I saw this cartoon on the web recently. It points out an important truth: we (humans and dinosaurs alike, I suppose) take too few risks, rather than too many.
I don’t know whether the dinosaur did the research, but I have. The results are provocative. Humans misanalyze risks. It is not just that we have a difficult time calculating risks, understanding percentages, and (as a culture) understanding mathematics. We do, but there are greater challenges at work, challenges that have instructive consequences.
Loss Aversion. One key notion is so-called loss aversion. We tend to prefer avoiding losses over acquiring gains. In his 1996 book, Against the Gods – The Remarkable Story of Risk, Peter Bernstein quotes Amos Tversky:
“‘‘It is not so much that people have uncertainty—but rather, they hate losing.” Losses will always loom larger than gains. Indeed, losses that go unresolved—such as the loss of a child or a large insurance claim that never gets settled—are likely to provoke intense, irrational, and abiding risk-aversion.
Peter L. Bernstein, Against The Gods – The Remarkable Story of Risk at 274 (1996).
If this is true (and scores of studies have shown that it is), the principle leads to important insights. We are inherently conservative. Where we may refuse to take a risk that could secure major gains because we fear some loss, even where the possible loss may be disproportionately small relative to the potential gain.
Fear of What’s New. There is another flaw in most peoples’ risk assessment processes: we fear what’s new. As David Ropeik and George Gray noted in their illuminating 2002 work, Risk, which addresses the actual likelihood of bad events:
Most people are more afraid of risks that are new than those they’ve lived with for a while. In the summer of 1999, New Yorkers were extremely afraid of West Nile virus, and mosquito-borne infection that killed several people and that had never been seen in the United States. By the summer of 2001, though the virus continued to show up and make a few people sick, the fear had abated. The risk was still there, but New Yorkers had lived with it for a while.
David Ropeik and George Gray, Risk at 17-18 (2002).
Ropeik and Gray list lots of other anomalies of risk in their book, some of which are very entertaining. The bottom line is that we don’t do very well with risks.
Even Experts Predict Poorly. There is a broader issue here: when gathering data to make predictions, even experts tend to take unreasonable shortcuts. Richards Huere, writing about Intelligence Analysis from years with the Central Intelligence Agency, had this to say:
I would suggest, based on personal experience and discussions with analysts, that most analysis is conducted in a manner very similar to the satisficing mode (selecting the first identified alternative that appears “good enough”).46 The analyst identifies what appears to be the most likely hypothesis—that is, the tentative estimate, explanation, or description of the situation that appears most accurate. Data are collected and organized according to whether they support this tentative judgment, and the hypothesis is accepted if it seems to provide a reasonable fit to the data. The careful analyst will then make a quick review of other possible hypotheses and of evidence not accounted for by the preferred judgment to ensure that he or she has not overlooked some important consideration.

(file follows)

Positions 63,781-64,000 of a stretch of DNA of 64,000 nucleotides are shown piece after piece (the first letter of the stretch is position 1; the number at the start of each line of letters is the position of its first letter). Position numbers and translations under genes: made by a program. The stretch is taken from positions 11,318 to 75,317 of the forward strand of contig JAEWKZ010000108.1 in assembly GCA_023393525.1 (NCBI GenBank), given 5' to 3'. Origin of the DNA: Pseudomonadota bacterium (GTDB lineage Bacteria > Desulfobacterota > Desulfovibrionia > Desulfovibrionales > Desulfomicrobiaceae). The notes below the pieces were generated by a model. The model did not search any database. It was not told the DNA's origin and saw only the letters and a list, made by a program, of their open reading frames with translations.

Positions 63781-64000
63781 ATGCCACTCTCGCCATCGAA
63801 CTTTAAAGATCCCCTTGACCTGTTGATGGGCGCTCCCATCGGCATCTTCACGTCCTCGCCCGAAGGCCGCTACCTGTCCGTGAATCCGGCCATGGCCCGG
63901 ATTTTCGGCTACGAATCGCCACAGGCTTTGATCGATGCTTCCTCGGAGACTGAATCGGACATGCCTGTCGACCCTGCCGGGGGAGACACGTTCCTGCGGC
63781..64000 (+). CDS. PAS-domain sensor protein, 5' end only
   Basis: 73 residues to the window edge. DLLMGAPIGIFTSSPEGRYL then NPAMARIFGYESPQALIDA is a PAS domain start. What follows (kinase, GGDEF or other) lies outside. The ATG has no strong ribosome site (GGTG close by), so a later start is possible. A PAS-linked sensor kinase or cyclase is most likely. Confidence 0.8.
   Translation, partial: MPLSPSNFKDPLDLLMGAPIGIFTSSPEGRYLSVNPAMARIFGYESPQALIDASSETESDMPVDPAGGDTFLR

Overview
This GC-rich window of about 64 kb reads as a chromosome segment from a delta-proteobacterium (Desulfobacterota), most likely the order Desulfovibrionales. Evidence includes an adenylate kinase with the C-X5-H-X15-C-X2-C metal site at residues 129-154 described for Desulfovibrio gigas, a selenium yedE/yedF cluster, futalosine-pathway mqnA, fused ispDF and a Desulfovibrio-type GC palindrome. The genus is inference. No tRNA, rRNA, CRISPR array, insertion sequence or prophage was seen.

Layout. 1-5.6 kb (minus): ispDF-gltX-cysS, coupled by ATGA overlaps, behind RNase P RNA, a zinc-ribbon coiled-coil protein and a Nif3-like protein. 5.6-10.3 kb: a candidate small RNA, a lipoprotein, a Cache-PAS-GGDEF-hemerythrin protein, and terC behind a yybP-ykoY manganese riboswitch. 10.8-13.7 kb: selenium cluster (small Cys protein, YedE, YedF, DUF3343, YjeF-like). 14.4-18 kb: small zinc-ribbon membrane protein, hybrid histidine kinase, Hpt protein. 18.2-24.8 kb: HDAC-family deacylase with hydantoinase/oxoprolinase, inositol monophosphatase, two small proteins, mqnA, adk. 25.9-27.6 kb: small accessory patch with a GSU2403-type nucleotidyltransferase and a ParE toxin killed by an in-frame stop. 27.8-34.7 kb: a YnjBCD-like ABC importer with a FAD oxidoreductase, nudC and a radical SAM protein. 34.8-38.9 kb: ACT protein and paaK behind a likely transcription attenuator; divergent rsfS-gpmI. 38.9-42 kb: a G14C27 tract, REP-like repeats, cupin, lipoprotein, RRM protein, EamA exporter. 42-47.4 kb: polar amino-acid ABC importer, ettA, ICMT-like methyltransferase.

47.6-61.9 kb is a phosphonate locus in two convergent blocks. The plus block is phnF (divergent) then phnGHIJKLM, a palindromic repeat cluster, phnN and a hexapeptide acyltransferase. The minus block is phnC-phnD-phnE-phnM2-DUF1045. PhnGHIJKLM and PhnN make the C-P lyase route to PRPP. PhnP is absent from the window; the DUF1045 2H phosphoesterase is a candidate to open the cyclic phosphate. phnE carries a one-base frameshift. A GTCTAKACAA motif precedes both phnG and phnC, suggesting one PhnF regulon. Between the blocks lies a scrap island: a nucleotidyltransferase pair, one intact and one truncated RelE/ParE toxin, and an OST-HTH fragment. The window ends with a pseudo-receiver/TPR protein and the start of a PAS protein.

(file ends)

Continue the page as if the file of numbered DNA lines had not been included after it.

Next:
This approach has three weaknesses: the selective perception that results from focus on a single hypothesis, failure to generate a complete set of competing hypotheses, and a focus on evidence that confirms rather than disconfirms hypotheses.
Heure, Richards, The Psychology of Intelligence Analysis (1999) at 44.
I have taken a number of personal lessons from this. I try to examine the basis upon which I am making predictions. To the extent I find myself erring on the side of caution, or erring on the side of sticking with what’s familiar, I question that judgment more carefully.
More basically, however, as I will discuss in other posts (and have raised in the past), I have set out to take more risks. My research has convinced me, fundamentally, that too many people stay within comfort zones. They may succeed, but that success is unreasonably bounded. Too many of us – especially those with perfectionistic tendencies – live well below their potential because they won’t (because of predictive problems described above) take risks that would lead to greater gains.
A new post by Jeffrey Tang suggests one way to solve this problem: begin with what he calls the “low-risk start,” and then build from there. Sound advice. My advice is slightly different: make more mistakes. Risk significant personal or professional failure at least a couple of times per week. You will learn, and you will live, much more than you do now.